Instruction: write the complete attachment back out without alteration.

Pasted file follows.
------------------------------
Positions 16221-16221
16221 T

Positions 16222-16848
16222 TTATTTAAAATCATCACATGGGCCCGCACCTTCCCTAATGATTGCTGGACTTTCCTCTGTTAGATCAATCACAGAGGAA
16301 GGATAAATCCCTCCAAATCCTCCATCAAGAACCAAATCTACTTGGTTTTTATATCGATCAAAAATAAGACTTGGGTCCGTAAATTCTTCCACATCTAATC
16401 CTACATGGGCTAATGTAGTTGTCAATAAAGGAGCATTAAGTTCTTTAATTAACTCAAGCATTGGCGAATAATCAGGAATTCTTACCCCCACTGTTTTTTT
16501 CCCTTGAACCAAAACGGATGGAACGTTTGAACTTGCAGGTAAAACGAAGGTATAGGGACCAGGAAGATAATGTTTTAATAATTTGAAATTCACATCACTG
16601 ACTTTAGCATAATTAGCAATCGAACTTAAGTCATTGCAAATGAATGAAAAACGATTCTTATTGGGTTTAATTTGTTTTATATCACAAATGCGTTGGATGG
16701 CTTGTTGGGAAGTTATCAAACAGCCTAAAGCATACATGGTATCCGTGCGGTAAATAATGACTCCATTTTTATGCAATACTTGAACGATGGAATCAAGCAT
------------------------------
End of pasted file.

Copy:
Positions 16221-16221
16221 T

Positions 16222-16848
16222 TTATTTAAAATCATCACATGGGCCCGCACCTTCCCTAATGATTGCTGGACTTTCCTCTGTTAGATCAATCACAGAGGAA
16301 GGATAAATCCCTCCAAATCCTCCATCAAGAACCAAATCTACTTGGTTTTTATATCGATCAAAAATAAGACTTGGGTCCGTAAATTCTTCCACATCTAATC
16401 CTACATGGGCTAATGTAGTTGTCAATAAAGGAGCATTAAGTTCTTTAATTAACTCAAGCATTGGCGAATAATCAGGAATTCTTACCCCCACTGTTTTTTT
16501 CCCTTGAACCAAAACGGATGGAACGTTTGAACTTGCAGGTAAAACGAAGGTATAGGGACCAGGAAGATAATGTTTTAATAATTTGAAATTCACATCACTG
16601 ACTTTAGCATAATTAGCAATCGAACTTAAGTCATTGCAAATGAATGAAAAACGATTCTTATTGGGTTTAATTTGTTTTATATCACAAATGCGTTGGATGG
16701 CTTGTTGGGAAGTTATCAAACAGCCTAAAGCATACATGGTATCCGTGCGGTAAATAATGACTCCATTTTTATGCAATACTTGAACGATGGAATCAAGCAT